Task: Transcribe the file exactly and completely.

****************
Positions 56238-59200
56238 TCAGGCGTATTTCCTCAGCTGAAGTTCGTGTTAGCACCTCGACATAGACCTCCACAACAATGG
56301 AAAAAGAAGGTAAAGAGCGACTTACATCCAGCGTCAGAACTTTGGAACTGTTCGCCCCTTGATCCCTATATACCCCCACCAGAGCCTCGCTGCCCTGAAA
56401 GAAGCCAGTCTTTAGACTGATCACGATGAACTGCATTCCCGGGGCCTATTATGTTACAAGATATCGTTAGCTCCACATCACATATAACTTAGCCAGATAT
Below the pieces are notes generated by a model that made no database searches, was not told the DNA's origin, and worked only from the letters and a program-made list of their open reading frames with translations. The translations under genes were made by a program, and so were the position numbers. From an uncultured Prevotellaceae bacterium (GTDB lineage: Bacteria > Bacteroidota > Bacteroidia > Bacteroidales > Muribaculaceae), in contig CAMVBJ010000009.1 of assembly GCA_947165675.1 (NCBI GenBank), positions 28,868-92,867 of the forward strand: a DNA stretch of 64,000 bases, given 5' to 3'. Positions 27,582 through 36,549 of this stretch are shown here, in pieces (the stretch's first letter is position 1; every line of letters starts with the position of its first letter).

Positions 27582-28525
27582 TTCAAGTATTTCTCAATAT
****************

Positions 56238-59200
56238 TCAGGCGTATTTCCTCAGCTGAAGTTCGTGTTAGCACCTCGACATAGACCTCCACAACAATGG
56301 AAAAAGAAGGTAAAGAGCGACTTACATCCAGCGTCAGAACTTTGGAACTGTTCGCCCCTTGATCCCTATATACCCCCACCAGAGCCTCGCTGCCCTGAAA
56401 GAAGCCAGTCTTTAGACTGATCACGATGAACTGCATTCCCGGGGCCTATTATGTTACAAGATATCGTTAGCTCCACATCACATATAACTTAGCCAGATAT
Below the pieces are notes generated by a model that made no database searches, was not told the DNA's origin, and worked only from the letters and a program-made list of their open reading frames with translations. The translations under genes were made by a program, and so were the position numbers. From an uncultured Prevotellaceae bacterium (GTDB lineage: Bacteria > Bacteroidota > Bacteroidia > Bacteroidales > Muribaculaceae), in contig CAMVBJ010000009.1 of assembly GCA_947165675.1 (NCBI GenBank), positions 28,868-92,867 of the forward strand: a DNA stretch of 64,000 bases, given 5' to 3'. Positions 27,582 through 36,549 of this stretch are shown here, in pieces (the stretch's first letter is position 1; every line of letters starts with the position of its first letter).

Positions 27582-28525
27582 TTCAAGTATTTCTCAATAT